Anne’s cheeks turned red. 

Adam gave a small laugh.  “It wasn’t a honeymoon, precisely,” he said in his deep voice.  “I’m afraid work intervened now and then—possibly more than Anne would have liked.”

“No, I liked learning about your business,” Anne said quickly.  “Besides, it extended our honeymoon and distributed it across most of Europe.  What lady can complain about a tour as royal as that?”

Adam didn’t reply, but his expression said much.  His eyes seemed to darken and grow warmer as he shared a private moment with his wife.

Alice shook her head.  “It isn’t just the honeymoon that has changed you, Anne.  That dress you are wearing is simply divine.  May I look at it more closely?”

Anne smiled.  “It is one of the designs that Adam and his father sell—using Kirkaldy tweed, of course.”  She stepped away from the fire and turned slowly, while Jennifer and Alice examined her from hem to collar.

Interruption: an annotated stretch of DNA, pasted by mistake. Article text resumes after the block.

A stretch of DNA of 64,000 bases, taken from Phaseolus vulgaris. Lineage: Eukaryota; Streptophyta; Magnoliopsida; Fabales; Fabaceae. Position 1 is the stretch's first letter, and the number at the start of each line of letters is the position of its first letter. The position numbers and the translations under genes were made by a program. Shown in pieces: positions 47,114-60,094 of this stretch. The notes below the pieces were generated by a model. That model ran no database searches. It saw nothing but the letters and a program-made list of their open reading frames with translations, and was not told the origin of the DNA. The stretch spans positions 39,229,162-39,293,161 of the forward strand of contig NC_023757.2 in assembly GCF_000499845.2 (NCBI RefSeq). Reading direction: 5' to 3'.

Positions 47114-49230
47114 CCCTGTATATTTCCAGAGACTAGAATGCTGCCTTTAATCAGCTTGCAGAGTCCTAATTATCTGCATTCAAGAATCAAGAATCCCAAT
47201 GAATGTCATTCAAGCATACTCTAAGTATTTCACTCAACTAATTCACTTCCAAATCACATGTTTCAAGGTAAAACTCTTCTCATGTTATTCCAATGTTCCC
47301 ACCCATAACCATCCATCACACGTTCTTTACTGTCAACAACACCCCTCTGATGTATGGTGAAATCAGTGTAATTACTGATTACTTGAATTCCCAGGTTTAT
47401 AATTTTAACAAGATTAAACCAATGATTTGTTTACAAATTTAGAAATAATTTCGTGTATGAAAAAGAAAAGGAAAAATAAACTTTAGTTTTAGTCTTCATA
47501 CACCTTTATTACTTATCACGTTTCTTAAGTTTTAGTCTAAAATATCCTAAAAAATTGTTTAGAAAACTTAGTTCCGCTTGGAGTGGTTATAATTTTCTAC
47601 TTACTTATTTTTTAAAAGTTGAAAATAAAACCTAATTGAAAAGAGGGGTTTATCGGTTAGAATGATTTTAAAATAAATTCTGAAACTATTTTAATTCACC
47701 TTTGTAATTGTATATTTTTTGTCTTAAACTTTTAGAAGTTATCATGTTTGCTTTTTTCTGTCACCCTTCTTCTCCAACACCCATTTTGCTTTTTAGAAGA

The gown was in two parts, the skirt narrower and straight at the front than any skirt Alice had ever seen before.  It was as if she could detect the shape of Anne’s hips from the way the dress hung. The petticoat beneath must be of the finest cotton…

The back of the dress wasn’t simply gathered, but had been folded at the waist into formal pleats that fell to the floor and gave the necessary freedom for Anne to take a full stride.   It was charmingly different to the full, gathered skirts that were fashionable in London right now.